Remembering Anna Jane....
Dear Laurie & Jenn,
It has been my practice for some years not to write a letter like this until after the passage of some time. There is no statute of limitations on saying that you are so sorry for a loss or that you, too, grieve. So, I have decided that a letter “well after” the spate of correspondence that comes in soon after a death can be a welcome gesture. Besides, the old Swedish proverb looms large here: “Joy shared, joy doubled; sadness shared, sadness halved.”
Where to begin to share with you what your mother meant to me in my years at Westtown? I met her in the fall of 1960 not long after her graduation from Elmira. She was my 9th grade English teacher as well as a wonderful ear for the tales and woes of a 14-year-old who climbed up the fire escape to her dorm window many a late afternoon. Because of her junior year abroad in Wales, it was Teacher Anna Jane who introduced me to John Synge and Dylan Thomas. It would be difficult to convey how “cool” we thought your mother was. She was lovely, had some really striking clothes (I have a vivid memory of a finger-tip length plaid coat that she wore to Meeting), but more than anything she was interested in what we had to say. She was generous with her praise, sparing with her criticism, but honest in a way that ninth graders intuitively understood and respected.
I will recount one hilarious moment in her ninth-grade class, though it wasn’t in mine. She was very intent that we all spell confidently and well. I can still spell occurred correctly because of the mnemonic she taught us: Central Colorado Railroad – 2 c’s, 2 r’s. One day as she was demonstrating “assassinate” on the board, she had gotten as far as breaking it down by syllable to just the first two. So, when Dan Test, the headmaster, dropped in for an unannounced visit, all that was written on the board were two words: ass ass.
My mother, a somewhat impulsive woman, had a fight with Dan Test and took me out of Westtown the 3rd week of my 10th grade year. To say that I was heartbroken wouldn’t begin to cover it. But she did engage your mother as my extracurricular tutor to fill in some of the gaps in the West Chester High School English department. So I was able to maintain a connection through the 10th grade even though I wasn’t actually at the school. Your mother’s distinctive, and very readable, handwriting still stands out as she gave me questions and study suggestions on Romeo and Juliet. After that it was off to boarding school in Maryland and the end of our tutoring times.
Westtown played an important role in my life and I have stayed in contact with the class over the years, attending many “5 year” reunions. For our 50th we wanted to make sure that everything was “just perfect” so Nancy Bennett, whose work life involved a LOT of exposure to the printing industry, was in charge of printing the “book”. I was on the reunion committee and we were determined to use a beautiful painting of your father’s as our cover. But Nancy was having none of the “we’ll just use a photograph of it”. To make sure she got the colors “just right” she had classmate Dagny Henry go to the owner’s house, get the security code (because they were away), go into the room where the painting was hung and do something with her phone’s camera so that Nancy could get the pantone colors exact. I’m not sure you ever heard this story, but perhaps you have. (I wish I could tell you that your father’s art class was as influential as your mother’s English one. Alas, I cannot. For both 7th and 8th grades, he suffered through my complete inability to master any drawing technique though he was always kind in his comments. It was more than obvious that English was a greater proclivity.) Anna Jane was our honored guest for this reunion since so many of the class had known her for their entire Westtown years. Blissfully, this re-connection with her enabled me to see her several times between 2014 and 2019.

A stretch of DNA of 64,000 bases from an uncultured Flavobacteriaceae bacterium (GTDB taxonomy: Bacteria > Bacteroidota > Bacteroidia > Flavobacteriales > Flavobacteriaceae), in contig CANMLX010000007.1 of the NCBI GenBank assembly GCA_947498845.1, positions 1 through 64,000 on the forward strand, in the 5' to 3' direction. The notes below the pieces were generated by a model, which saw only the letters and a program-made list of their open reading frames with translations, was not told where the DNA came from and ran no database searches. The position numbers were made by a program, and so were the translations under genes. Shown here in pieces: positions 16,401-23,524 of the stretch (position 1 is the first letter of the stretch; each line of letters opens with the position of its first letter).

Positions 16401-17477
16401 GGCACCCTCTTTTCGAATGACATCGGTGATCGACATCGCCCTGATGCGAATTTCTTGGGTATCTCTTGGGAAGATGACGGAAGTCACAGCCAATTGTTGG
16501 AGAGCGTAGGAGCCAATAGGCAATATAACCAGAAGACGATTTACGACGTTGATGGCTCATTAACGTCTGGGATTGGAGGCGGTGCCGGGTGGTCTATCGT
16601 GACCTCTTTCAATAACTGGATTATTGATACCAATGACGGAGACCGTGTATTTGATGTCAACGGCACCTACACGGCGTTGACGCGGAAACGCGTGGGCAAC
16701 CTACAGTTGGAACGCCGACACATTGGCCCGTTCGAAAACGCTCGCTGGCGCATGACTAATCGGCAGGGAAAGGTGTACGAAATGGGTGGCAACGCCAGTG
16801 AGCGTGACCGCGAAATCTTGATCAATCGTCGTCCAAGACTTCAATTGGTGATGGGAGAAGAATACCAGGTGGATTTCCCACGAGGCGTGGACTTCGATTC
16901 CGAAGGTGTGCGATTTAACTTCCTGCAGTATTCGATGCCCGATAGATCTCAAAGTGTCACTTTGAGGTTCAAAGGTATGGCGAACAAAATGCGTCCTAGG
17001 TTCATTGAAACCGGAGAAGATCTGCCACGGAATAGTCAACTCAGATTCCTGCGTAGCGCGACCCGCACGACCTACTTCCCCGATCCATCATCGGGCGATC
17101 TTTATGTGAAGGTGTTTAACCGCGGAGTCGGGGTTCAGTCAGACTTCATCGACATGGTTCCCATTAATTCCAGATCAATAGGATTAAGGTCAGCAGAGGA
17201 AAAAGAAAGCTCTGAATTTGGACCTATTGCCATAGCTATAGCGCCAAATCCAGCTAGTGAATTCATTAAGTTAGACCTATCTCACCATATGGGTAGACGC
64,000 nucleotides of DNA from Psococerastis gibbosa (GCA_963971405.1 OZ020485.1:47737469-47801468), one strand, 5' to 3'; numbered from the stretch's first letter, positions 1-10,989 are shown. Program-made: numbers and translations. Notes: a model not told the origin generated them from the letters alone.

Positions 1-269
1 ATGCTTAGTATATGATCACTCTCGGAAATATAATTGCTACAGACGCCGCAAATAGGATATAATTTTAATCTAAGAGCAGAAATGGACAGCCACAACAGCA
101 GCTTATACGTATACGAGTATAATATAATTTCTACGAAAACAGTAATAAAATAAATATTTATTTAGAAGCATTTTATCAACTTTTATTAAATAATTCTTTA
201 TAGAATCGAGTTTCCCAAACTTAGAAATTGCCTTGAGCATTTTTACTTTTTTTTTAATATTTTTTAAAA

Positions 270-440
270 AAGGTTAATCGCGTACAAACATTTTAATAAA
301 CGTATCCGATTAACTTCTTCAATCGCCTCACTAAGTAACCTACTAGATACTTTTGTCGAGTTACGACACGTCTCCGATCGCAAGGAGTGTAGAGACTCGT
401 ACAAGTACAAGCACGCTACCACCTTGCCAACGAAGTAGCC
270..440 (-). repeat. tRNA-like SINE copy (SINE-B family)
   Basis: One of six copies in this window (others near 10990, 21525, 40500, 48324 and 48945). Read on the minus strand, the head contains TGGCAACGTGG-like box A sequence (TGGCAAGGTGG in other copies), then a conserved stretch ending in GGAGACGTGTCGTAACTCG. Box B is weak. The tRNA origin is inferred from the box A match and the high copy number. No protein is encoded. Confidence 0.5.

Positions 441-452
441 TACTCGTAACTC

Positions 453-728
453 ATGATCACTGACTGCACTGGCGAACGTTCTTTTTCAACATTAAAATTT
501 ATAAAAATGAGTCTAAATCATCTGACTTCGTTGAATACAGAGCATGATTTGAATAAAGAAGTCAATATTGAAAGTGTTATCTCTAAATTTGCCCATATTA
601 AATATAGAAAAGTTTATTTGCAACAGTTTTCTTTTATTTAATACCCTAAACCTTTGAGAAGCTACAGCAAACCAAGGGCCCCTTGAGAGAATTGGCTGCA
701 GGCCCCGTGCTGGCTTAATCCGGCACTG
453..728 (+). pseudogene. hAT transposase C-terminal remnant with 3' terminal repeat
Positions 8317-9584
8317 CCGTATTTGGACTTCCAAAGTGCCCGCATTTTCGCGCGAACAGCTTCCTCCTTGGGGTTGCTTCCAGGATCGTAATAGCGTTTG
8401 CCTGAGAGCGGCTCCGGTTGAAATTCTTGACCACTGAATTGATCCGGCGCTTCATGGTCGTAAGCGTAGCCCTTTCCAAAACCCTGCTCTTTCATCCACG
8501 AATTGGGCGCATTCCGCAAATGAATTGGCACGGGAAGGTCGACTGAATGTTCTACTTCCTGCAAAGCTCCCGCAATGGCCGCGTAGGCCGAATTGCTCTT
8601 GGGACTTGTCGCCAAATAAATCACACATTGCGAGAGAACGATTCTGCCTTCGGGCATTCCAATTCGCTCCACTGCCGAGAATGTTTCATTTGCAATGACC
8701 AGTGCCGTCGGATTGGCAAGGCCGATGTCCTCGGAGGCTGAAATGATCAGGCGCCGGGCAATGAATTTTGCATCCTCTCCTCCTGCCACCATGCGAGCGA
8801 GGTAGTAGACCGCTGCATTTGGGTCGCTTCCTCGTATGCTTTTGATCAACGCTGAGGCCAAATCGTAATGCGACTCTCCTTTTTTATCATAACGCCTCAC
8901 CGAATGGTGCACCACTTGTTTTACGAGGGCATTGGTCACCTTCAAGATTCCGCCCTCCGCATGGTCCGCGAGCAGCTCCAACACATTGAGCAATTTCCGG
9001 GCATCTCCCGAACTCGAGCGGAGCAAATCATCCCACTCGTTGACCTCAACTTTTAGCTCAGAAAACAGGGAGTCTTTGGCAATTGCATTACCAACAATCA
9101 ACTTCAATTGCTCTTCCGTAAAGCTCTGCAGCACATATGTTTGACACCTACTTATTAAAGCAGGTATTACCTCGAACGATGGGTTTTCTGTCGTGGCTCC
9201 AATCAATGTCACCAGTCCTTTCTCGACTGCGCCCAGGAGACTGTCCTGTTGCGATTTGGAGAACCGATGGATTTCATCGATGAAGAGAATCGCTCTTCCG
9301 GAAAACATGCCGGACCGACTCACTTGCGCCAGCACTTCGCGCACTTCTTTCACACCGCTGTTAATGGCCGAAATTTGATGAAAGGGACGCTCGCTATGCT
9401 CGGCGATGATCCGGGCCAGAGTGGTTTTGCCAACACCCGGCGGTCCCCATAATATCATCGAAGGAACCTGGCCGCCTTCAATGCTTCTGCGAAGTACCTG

On my drives between SC and ME I was able to stop to see AJK at her house in MA a couple of times. There I became acquainted with paintings of your father’s that I had never seen. Indeed I have no memory of his personal work while I was at Westtown. I was smitten and delighted by everything I saw. Your mother shared a lot of details about their life together and of his interest and expertise in local theatre. That you lost you dad so very suddenly and at a young age was such an unfair blow. It was bittersweet for me to hear your mother talk about her life with Warren – the early years as well as the later ones. Theirs was indeed a lifelong, dearly treasured partnership. The house in MA was an embodiment of their life together and I so enjoyed getting a chance to see it.
Though not a long visit by any means, I did see your mother at our 55th at Westtown in May of 2019 when she came to our class Meeting to remember Sam Hogenauer. Thus I got to hug her, though at the time I didn’t know it would be my last. One of my life’s real joys was talking to Anna Jane on the phone before she died. Yes, she sounded frail, but so much herself. She was positive and wanted me to know that she was comfortable, not in pain, that she was at peace with the life she had lived, and that she was so glad to hear my voice. It broke my heart but I am very thankful that I could say a few last words.
So I will close. It has been sustaining for me to think of all the good times as I wrote this letter. May you both find peace and joy in the coming months as you remember AJK. She truly made the world a better place and we are lessened by her absence.
With so much affection and respect for your mother,
Aiken, South Carolina
May 3, 2020